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Eastern Shore

Halifax Regional Municipality sells piece of Gerard Island to Nature Trust

Protected wilderness on 100 Wild Islands grows

3 min read
caption The central north coast of Gerard Island.
Nova Scotia Nature Trust
caption The central north coast of Gerard Island.
Nova Scotia Nature Trust

A piece of wilderness on Nova Scotia’s Eastern Shore was sold to the Nova Scotia Nature Trust for $1 by Halifax regional council on Tuesday.

The one-acre plot is in the middle of Gerard Island, about 100 km northeast of the Halifax peninsula. Council approved the sale in a unanimous vote.

“It’s an incredibly beautiful area and relatively untouched — forested, barren areas and bogs,” said Ross Firth, director of conservation at the Nature Trust, in an interview after the vote.

In 2015 regional council decided the one-acre plot wasn’t needed by the municipality and could be disposed of. Earlier this year, the municipality asked for non-profit organizations to submit proposals to buy the land.

Firth said the island has been a focal point of the Nature Trust’s 100 Wild Islands campaign. It would be a beautiful area for a home, he said, but the Nature Trust believes it’s important to protect coastal land from development.

“The properties that we own, we leave them in their natural state,” he said.

Only five per cent of Nova Scotia’s coastline is currently protected and 85 per cent is in private ownership, according to Firth. He said it’s important to have “representative habitats” that are open to the public.

caption Gerard Island is off the coast of Popes Harbour, in Spry Bay.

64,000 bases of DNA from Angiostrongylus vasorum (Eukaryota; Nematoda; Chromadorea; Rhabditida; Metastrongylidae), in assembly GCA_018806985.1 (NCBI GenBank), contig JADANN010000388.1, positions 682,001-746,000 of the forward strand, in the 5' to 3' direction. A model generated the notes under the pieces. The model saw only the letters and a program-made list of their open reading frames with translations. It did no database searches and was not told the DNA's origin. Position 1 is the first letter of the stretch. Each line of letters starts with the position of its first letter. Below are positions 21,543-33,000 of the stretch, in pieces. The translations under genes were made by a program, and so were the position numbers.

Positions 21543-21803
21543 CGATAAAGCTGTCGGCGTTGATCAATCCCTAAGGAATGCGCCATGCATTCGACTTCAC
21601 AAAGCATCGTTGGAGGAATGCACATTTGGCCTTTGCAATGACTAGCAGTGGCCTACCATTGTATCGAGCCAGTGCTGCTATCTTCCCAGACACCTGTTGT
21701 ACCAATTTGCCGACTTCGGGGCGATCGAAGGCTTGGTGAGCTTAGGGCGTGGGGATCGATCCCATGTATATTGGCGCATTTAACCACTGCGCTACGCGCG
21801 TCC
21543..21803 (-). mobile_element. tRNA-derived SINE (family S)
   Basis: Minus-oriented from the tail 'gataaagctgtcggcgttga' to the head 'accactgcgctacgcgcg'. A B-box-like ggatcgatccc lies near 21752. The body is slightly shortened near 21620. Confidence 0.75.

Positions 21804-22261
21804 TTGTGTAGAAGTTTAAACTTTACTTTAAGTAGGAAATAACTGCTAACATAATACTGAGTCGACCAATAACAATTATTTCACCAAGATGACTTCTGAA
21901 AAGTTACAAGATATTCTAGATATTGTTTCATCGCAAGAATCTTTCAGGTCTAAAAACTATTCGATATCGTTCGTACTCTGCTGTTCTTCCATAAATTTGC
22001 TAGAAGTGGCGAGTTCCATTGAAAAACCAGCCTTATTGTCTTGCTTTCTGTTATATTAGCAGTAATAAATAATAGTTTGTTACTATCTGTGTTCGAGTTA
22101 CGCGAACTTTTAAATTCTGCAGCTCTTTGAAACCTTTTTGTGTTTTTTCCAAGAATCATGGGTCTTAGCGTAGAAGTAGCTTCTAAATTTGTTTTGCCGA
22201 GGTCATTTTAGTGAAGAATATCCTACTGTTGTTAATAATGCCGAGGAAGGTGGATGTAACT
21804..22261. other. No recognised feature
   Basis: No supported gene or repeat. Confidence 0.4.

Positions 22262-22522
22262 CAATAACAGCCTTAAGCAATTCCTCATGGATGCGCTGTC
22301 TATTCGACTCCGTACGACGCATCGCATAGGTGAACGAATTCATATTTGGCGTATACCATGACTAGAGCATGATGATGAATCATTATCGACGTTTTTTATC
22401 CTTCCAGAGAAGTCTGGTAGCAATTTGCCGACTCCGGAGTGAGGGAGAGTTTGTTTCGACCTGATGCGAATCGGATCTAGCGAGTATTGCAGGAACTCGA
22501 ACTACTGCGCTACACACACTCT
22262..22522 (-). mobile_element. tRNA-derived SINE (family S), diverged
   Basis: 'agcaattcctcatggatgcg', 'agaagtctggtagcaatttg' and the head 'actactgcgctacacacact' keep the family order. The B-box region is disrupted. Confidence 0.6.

Google Maps

Firth said Gerard Island is accessible only by boat and is a popular destination for kayakers. There are no amenities on the island, but Firth said people are welcome to visit.

“We certainly don’t have an issue with people coming onto our property so long as it doesn’t negatively impact conservation,” he said.

Indigenous connection

Coun. Shawn Cleary asked on Tuesday if Indigenous groups were consulted or offered first rights of refusal when disposing of municipal land.

“Is there ever any thought, when property is going out, that we send a missive to the (Assembly of Nova Scotia Mi’kmaq Chiefs) or we send out to a local band in that area that this is available, do you want this land?” he said.

Municipal staff said calls for proposals are made public without any prior consultation with Indigenous people.

The Wild Islands Tourism Advancement Partnership is currently undertaking research into the cultural and archaeological history of the 100 Wild Islands. Firth said he wouldn’t be surprised if evidence of Mi’kmaq activity on Gerard Island was discovered.

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